- There is a distinct Edinburgh smell.
- I also got a whiff of it in a smaller town we visited (see below).
- It reminds me of when I used to live in York, PA, and was downwind of a paper plant.
- Said smell goes away when you leave the city; in fact, the countryside here smells wonderful.
How about a few random facts?
Sheep outnumber humans in Scotland by over a million. Reference HERE. That's easy to see, literally. Some of today's sheep...
(Those white things towards the left horizon? Sheep.)
There's a lot of smoking here. Interestingly enough though, according to Scottish government statistics, it's the tourists, not the locals. In fact, the smoking rate in Scotland as a whole is 11% as of 2021. Reference HERE. In Pennsylvania, the most current rate I could find was 17.9% (reference HERE). Why bring this up? Well, today's trip was the Hadrian's Wall, which I'll get into in a moment. The tie to smoking is that Ms. Rivers and I sat at the back of our tour bus today, behind a group of folks speaking Italian (Ms. Rivers seems to think they said they were from Switzerland, but I'm not so sure...). These folks were lighting up constantly every time they left the bus, leaving us to deal with the smell when they returned. I know, first-world problems, for sure, but it does remind me of how much things have changed for the better in this area since I was a kid. For the record, if you smoke, please try to stop...it's simply a horrible thing to do to your body, and you deserve better.
What we haven't smelled much of is marijuana. That could be because it's illegal in Scotland (reference HERE). I'm not complaining.
On to the business end of today. As noted above, we visited Hadrian's Wall*, and it was wonderful. Well worth a day in Scotland. Prior to arriving at the wall, we stopped at a town named Jedburgh, where there can be found the ruins of a large abbey. It was actually really interesting.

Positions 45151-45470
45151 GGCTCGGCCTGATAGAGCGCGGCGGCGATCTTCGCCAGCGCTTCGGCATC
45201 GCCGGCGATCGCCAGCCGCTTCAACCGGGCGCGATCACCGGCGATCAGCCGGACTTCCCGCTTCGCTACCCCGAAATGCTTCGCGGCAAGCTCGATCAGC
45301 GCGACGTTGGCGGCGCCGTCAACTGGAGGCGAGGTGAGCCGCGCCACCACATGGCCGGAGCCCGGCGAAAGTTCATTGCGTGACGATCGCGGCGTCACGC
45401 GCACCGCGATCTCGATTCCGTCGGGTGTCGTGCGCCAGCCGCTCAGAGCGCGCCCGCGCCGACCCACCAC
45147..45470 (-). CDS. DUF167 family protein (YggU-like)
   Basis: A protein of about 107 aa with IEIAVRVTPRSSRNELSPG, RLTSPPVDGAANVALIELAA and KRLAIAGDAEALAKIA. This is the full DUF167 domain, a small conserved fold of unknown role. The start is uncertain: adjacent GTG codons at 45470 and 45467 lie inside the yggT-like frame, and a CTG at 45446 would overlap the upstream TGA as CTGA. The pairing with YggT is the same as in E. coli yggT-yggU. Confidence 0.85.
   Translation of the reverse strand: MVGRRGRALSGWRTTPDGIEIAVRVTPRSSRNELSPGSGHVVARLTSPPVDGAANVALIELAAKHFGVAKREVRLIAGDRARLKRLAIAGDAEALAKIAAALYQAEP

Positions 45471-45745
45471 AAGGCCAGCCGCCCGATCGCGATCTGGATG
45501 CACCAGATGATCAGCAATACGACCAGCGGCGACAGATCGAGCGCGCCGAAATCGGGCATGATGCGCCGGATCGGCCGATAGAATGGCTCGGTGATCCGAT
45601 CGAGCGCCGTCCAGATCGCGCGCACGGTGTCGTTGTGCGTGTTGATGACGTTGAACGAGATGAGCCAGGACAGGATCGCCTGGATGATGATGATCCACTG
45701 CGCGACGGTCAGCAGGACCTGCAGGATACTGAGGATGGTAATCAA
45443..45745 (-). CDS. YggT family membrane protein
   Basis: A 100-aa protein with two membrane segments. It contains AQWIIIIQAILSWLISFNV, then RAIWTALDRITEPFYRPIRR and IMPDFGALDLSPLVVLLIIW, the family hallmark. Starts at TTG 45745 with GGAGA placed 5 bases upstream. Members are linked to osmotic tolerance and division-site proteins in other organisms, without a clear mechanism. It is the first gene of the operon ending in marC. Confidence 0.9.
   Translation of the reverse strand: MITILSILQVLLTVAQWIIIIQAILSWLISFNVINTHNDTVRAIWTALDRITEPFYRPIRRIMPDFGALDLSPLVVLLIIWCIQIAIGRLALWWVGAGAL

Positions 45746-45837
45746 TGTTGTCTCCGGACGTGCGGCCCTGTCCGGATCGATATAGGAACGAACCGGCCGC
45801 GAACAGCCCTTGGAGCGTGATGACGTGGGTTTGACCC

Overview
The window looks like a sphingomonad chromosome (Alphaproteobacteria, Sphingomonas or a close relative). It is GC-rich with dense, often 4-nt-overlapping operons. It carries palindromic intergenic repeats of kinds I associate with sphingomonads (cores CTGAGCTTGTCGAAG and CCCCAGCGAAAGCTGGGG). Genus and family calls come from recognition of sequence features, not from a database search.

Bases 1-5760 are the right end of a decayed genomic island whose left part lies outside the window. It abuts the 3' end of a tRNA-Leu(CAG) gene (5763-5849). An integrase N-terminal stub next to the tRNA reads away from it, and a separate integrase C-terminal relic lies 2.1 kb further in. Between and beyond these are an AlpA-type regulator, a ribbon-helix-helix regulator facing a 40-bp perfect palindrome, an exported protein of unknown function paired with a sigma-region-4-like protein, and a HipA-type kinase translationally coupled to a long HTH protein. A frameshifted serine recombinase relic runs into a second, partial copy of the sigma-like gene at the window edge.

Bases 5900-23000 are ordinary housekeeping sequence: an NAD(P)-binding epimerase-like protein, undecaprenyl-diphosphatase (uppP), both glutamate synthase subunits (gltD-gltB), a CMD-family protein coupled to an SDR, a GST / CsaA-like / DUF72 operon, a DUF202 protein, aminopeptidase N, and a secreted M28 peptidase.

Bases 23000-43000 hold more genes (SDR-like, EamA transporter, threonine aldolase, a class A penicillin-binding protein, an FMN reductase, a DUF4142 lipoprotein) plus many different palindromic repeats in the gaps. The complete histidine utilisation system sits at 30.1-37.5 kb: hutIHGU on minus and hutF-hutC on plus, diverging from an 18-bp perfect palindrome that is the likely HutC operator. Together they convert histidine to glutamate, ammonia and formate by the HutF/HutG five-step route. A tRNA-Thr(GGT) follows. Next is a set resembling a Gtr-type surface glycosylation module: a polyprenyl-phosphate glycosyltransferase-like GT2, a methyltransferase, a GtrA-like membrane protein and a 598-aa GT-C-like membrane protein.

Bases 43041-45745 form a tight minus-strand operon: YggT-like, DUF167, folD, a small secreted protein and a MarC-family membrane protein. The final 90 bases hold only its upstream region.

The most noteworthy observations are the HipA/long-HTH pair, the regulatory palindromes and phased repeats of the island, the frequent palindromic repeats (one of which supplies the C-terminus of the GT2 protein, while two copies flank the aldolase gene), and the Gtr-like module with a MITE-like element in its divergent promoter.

This is also a place where Mary, Queen of Scotts stayed at one point. From here, we visited 4 different sites related to Hadrian's Wall. Here are some of the better pictures:
None of this, by the way, does the wall...and its related ruins...justice. This is just something you need to experience. It felt kind of unique to sit on a section of the wall, knowing that over 1900 years ago soldiers from the Roman Empire were doing the exact same thing. It's also rather marvelous to experience something so old yet created by humans, particularly in an age where it seems like everything is disposable.
I'll post more pictures on the Facebooks.
Finally, I saw this stone at the border between Scotland and England (Hadrian's Wall is in England). It tells its own story.
I (obviously) have skin in the Scottish Independence game, but it seems to me that this is a culturally distinct place.
(*) You can learn more about Hadrian's Wall by linking to: https://hadrianswallcountry.co.uk/
More to come.
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